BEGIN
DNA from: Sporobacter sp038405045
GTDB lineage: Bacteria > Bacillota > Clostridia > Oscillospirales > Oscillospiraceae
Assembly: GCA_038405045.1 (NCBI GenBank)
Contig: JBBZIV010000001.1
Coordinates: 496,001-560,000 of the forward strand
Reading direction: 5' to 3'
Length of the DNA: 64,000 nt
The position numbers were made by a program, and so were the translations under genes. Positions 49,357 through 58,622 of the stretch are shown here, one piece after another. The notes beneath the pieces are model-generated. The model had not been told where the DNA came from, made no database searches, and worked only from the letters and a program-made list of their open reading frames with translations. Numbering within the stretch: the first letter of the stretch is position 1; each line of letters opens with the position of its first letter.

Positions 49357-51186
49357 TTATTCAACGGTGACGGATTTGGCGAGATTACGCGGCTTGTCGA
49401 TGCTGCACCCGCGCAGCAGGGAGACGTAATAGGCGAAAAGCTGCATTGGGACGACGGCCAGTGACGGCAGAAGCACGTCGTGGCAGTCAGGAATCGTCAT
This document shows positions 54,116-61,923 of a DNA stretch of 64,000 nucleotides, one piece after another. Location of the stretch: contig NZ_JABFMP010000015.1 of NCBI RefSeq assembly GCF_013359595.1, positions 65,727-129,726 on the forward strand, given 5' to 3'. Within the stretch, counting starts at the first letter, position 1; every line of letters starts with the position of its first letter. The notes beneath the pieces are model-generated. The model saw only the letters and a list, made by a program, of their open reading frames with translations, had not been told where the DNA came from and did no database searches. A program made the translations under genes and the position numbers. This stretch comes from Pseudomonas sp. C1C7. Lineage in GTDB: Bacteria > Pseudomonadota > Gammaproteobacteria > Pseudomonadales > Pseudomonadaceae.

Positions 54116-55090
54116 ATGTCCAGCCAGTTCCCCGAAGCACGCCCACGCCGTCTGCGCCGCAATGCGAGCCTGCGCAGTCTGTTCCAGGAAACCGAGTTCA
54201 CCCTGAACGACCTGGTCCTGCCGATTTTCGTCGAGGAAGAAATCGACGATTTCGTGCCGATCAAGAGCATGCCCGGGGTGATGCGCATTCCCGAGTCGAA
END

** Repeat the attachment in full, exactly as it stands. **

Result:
DNA from: Sporobacter sp038405045
GTDB lineage: Bacteria > Bacillota > Clostridia > Oscillospirales > Oscillospiraceae
Assembly: GCA_038405045.1 (NCBI GenBank)
Contig: JBBZIV010000001.1
Coordinates: 496,001-560,000 of the forward strand
Reading direction: 5' to 3'
Length of the DNA: 64,000 nt
The position numbers were made by a program, and so were the translations under genes. Positions 49,357 through 58,622 of the stretch are shown here, one piece after another. The notes beneath the pieces are model-generated. The model had not been told where the DNA came from, made no database searches, and worked only from the letters and a program-made list of their open reading frames with translations. Numbering within the stretch: the first letter of the stretch is position 1; each line of letters opens with the position of its first letter.

Positions 49357-51186
49357 TTATTCAACGGTGACGGATTTGGCGAGATTACGCGGCTTGTCGA
49401 TGCTGCACCCGCGCAGCAGGGAGACGTAATAGGCGAAAAGCTGCATTGGGACGACGGCCAGTGACGGCAGAAGCACGTCGTGGCAGTCAGGAATCGTCAT
This document shows positions 54,116-61,923 of a DNA stretch of 64,000 nucleotides, one piece after another. Location of the stretch: contig NZ_JABFMP010000015.1 of NCBI RefSeq assembly GCF_013359595.1, positions 65,727-129,726 on the forward strand, given 5' to 3'. Within the stretch, counting starts at the first letter, position 1; every line of letters starts with the position of its first letter. The notes beneath the pieces are model-generated. The model saw only the letters and a list, made by a program, of their open reading frames with translations, had not been told where the DNA came from and did no database searches. A program made the translations under genes and the position numbers. This stretch comes from Pseudomonas sp. C1C7. Lineage in GTDB: Bacteria > Pseudomonadota > Gammaproteobacteria > Pseudomonadales > Pseudomonadaceae.

Positions 54116-55090
54116 ATGTCCAGCCAGTTCCCCGAAGCACGCCCACGCCGTCTGCGCCGCAATGCGAGCCTGCGCAGTCTGTTCCAGGAAACCGAGTTCA
54201 CCCTGAACGACCTGGTCCTGCCGATTTTCGTCGAGGAAGAAATCGACGATTTCGTGCCGATCAAGAGCATGCCCGGGGTGATGCGCATTCCCGAGTCGAA